Consider:  why is there a special counsel looking at an investigation concerning  "collusion with Russia"? Because Republicans are afraid of their shadow, that's why.  Chuck  -- either Schumer or Todd, same difference -- says "boo" and Republicans cringe and cower -- to the exasperation and consternation and embarrassment of voters who were naive to believe congressional Republicans would join with President Trump in his program to "make America great again."    

If Republicans had any sense that the voters chose them to be the governing party,  Congress, by nhow,  would  1) have repealed ObamaCare, 2) enacted sensible tax reform; 3) put an end to media/intelligence attempts to undermine the Trump presidency, and 4) GOP members of Congress would have rapidly responded  to malicious attacks on President Trump -- obviating any need for him to defend his name and his presidency.
Alas, with congressional Republicans  influenced  by cowardly-lion leaders, anti-Trump hate speech will become the lingua politica, the nation will get a single party -- as well as single-payer -- system, and the cry of liberty will no longer be heard throughout  the land.     
After the terrible shooting of Rep. Steve Scalise, Speaker Paul Ryan called for unity. Mr. Speaker, how about some unity encompassing the president, congressional Republicans -- and us deplorables?

1b) GOP Congress Uses Trump Tweets as Excuse for Its Own Ineptitude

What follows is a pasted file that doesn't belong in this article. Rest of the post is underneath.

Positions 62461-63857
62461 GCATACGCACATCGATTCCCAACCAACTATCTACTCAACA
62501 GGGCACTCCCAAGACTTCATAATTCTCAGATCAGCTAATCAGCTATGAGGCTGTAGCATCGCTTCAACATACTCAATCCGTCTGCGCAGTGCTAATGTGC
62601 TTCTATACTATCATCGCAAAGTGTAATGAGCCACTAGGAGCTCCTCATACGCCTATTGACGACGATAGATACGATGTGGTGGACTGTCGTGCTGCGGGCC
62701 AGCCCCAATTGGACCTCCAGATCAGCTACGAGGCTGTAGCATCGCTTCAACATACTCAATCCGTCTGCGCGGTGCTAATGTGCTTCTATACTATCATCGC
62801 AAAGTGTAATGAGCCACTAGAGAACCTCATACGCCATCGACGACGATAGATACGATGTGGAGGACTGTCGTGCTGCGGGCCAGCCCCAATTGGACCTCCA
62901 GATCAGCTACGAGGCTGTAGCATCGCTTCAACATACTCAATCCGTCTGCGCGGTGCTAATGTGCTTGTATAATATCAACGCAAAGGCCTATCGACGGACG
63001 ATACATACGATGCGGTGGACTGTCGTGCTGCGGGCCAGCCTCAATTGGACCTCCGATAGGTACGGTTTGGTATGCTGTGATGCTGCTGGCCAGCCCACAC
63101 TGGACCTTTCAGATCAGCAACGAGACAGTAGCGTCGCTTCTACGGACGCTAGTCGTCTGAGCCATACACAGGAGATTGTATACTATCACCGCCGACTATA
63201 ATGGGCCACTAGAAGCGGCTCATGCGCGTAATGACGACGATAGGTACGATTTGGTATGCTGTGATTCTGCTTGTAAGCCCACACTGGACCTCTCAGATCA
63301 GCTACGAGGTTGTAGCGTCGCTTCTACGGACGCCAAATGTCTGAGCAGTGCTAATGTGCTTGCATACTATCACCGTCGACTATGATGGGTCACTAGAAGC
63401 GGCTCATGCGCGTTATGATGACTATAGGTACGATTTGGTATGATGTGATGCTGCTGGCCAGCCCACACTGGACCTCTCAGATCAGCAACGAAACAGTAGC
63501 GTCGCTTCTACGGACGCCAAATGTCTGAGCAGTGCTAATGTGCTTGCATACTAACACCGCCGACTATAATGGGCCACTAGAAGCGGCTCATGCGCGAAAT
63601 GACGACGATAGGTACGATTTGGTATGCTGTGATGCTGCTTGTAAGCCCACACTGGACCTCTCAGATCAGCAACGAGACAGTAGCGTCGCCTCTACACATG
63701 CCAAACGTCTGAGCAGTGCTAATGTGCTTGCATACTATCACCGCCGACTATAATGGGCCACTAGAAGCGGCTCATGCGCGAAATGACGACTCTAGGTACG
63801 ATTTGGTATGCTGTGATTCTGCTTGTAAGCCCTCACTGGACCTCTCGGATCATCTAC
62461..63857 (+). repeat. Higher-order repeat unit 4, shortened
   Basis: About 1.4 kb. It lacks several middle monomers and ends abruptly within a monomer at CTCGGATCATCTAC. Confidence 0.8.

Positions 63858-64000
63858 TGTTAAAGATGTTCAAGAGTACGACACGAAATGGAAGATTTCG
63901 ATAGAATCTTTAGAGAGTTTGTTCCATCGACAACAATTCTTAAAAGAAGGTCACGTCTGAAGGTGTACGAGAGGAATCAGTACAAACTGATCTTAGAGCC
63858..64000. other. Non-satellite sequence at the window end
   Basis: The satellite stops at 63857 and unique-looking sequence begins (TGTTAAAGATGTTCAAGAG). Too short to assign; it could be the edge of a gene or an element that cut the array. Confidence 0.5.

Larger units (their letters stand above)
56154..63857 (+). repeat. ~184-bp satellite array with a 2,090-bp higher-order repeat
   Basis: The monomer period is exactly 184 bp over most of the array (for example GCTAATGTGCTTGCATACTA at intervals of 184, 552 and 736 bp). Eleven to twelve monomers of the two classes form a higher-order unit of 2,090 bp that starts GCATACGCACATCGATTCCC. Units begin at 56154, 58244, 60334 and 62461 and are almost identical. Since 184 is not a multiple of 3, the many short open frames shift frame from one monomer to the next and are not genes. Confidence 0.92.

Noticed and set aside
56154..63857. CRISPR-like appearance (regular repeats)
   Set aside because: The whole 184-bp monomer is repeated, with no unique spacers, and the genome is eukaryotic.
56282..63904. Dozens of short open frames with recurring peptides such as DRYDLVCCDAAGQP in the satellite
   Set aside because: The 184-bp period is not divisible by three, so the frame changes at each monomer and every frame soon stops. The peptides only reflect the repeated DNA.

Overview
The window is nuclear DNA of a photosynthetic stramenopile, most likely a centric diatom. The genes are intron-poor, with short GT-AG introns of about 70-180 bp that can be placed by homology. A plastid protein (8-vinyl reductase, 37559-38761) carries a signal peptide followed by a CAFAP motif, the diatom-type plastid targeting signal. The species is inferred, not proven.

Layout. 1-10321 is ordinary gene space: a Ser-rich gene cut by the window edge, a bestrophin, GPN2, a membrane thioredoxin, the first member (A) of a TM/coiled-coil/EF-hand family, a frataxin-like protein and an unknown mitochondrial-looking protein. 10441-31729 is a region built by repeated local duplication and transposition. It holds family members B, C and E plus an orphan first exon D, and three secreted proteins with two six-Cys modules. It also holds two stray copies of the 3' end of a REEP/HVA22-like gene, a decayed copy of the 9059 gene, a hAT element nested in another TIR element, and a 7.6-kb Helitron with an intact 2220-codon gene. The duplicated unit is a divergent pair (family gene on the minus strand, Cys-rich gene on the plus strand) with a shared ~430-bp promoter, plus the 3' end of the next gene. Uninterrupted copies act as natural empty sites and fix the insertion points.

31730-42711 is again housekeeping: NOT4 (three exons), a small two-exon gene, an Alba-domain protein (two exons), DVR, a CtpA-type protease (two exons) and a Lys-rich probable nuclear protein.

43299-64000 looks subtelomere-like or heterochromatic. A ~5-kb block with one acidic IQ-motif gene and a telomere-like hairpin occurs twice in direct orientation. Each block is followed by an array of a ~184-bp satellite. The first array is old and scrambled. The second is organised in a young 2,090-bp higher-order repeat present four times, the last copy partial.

He was the best of Trumps. He was the worst of Trumps. He was....

Oh, forget it. The world needs another Dickens pastiche about as much as it needs another discussion of Donald Trump's tweets.

Haven't we known about the president's outré social media habits for the better part of two years now (it seems like a century)? And what have we learned from this?

Well, nothing really. It has been a complete distraction, absolutely useless. Who cares what Donald Trump thinks of Joe Scarborough or the reverse? Or any similar battle — past, present, or future. At one point he was supposed to disdain Carly Fiorina and Ted Cruz and now they're all pals. Next week they'll  be sniping again. It goes on.

Trump has his "Twitter eruptions" the way Bill Clinton had his "bimbo eruptions." The media makes a big deal about them for, largely, commercial reasons, and, in Donald's case, because they obviously just can't stand him. They despise Trump far more than Clinton, even though both are, relatively, centrists. Go figure.

One of the more amusing aspects of the media/Democrat avidity to see Trump impeached is that he would be replaced by Mike Pence, a real conservative. That's how much they dislike Trump. They'd probably even want to impeach him if Recep Erdogan were the vice president. (Hey, he'd undoubtedly lift the travel ban, even if he killed a few thousand Kurds into the bargain.)

Nevertheless, the media are the media. In a word — swine. And not really worth discussing anymore.

What is worth discussing is just why GOP senators and congressmen feel they have to comment on every Trumpism when, in reality, they don't. Their job is to comment on — and hopefully, enact — Trump's actual proposals or something more or less similar. And Trump makes that fairly easy for them because he gives them a rather wide berth on the specifics. He's far from a dictator, although he is constantly accused of being one. Laudably, he just wants to get things done.